Sunday, 3 July 2016

The Art of Venice

The sea has protected Venice since the 5th Century when the first settlers arrived, but no longer, for in November 1966 after two days of heavy rain, high tides and the Sirocco wind blowing, six feet of water flooded into the floating city.  The international community went into action to raise money and try to save some of the treasures under threat.  
In 1971 Burundi issued these UNESCO 'Save Venice' Campaign stamps.  From left to right is an icon in St Mark's Basilica of the Archangel Michael (I can't help thinking of the spirituals song 'Michael row the boat ashore' in this context). Next are paintings which can be seen in the Venice Museum of the 18th Century by Alessandro Longhi who portrayed the Venetian society around him - La Polenta (Preparing the polenta) and Il Ciarlatano (The Charlatan).
 No stamp set would be complete without the wonderful architecture of Venice (where there will be paintings inside!) The 15th Century Casa d'Oro (golden house) on the Grand Canal and the Doge's Palace.  The painting in the middle is by Giambattista Pittoni who rarely left Venice and indeed is buried there.  Burundi Post have called it Diana's Bath and there she is with all her nymphs around the stream but in fact it is from the painting 'Diana and Acteon' and in the actual painting Acteon is on the other side of the stream.  A popular mythical subject with renaissance and 18th century painters, Diana the huntress is disturbed by Acteon as she bathes in a forest stream and she turns him into a stag when he is killed by his own hounds.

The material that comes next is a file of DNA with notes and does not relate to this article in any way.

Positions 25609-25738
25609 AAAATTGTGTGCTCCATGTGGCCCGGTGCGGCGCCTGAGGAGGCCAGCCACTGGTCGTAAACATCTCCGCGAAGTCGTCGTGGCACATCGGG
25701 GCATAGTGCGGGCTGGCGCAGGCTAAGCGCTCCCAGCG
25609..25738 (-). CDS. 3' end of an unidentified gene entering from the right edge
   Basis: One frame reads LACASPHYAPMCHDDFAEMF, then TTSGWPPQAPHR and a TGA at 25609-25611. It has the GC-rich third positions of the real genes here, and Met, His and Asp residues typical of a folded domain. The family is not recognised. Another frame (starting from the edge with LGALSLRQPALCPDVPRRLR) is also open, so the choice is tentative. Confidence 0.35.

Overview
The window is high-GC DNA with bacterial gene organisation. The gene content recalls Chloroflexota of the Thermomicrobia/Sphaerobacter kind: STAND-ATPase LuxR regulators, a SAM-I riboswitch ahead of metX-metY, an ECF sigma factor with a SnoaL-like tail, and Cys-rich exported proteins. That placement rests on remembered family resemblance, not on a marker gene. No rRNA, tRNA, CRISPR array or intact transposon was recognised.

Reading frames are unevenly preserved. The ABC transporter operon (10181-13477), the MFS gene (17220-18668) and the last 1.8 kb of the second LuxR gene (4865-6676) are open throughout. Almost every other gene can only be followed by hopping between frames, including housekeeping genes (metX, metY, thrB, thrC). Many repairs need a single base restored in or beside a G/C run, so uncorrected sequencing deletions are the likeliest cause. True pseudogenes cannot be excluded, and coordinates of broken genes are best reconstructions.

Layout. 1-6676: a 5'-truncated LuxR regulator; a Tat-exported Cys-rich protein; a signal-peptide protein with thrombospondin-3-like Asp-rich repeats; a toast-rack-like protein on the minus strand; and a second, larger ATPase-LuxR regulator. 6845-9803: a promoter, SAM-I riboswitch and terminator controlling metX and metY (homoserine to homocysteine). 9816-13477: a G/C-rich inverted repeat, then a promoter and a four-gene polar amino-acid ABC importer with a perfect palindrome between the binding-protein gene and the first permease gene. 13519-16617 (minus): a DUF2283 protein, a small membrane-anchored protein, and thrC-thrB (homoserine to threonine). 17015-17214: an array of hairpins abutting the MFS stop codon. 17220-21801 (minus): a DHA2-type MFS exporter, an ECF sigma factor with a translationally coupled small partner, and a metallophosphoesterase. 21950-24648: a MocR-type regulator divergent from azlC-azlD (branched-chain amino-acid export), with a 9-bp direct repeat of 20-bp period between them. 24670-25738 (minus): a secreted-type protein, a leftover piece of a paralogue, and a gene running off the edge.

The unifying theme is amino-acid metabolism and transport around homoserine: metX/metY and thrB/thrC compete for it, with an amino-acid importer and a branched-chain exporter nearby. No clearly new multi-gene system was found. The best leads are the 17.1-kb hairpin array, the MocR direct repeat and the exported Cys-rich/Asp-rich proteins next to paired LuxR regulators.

Many of the Doges and important characters of Venice have been buried, the St John and St Paul Basilica shown on the stamp.  Of course no collection of paintings about Venice would be complete without the most famous Venetian painter of all, Canaletto, and here is a detail from 'The Doge's Palace with the Piazza di San Marco'

The acqua alta (high water) still threatens Venice and now it regularly floods.  It is hoped that the major engineering works consisting of 78 gates which will separate the lagoon from the Adriatic Sea will, when it is finished, protect the city.  The project is called MOSE (the Italian word for Moses) an acronym of (MOdulo Sperimentale Elettromeccanico, Experimental Electromechanical Module).

An entry to Sunday Stamps II theme - Paintings - browse the galleries at See It On A Postcard 

7 comments:

FinnBadger said...

Really beautiful stamps -loving the gold edges.

Bob Scotney said...

It is a surprise to see such beautiful stamps from Burundi.

Heleen said...

Interesting stamps, and together with the other Sunday Stamps posted this Sunday, they show an important part of history of art!

Eva A. said...

Interesting story and stamps!

VioletSky said...

I have a few of these stamps from Burundi. One way for the country to make some money, I guess! I like that they are all big enough to see details and the gold surround makes me think of a frame or matting that complements each painting.

william charles said...

Your postal stamps is really very wonderful. And I like your Stamps. Thank you very much for sharing

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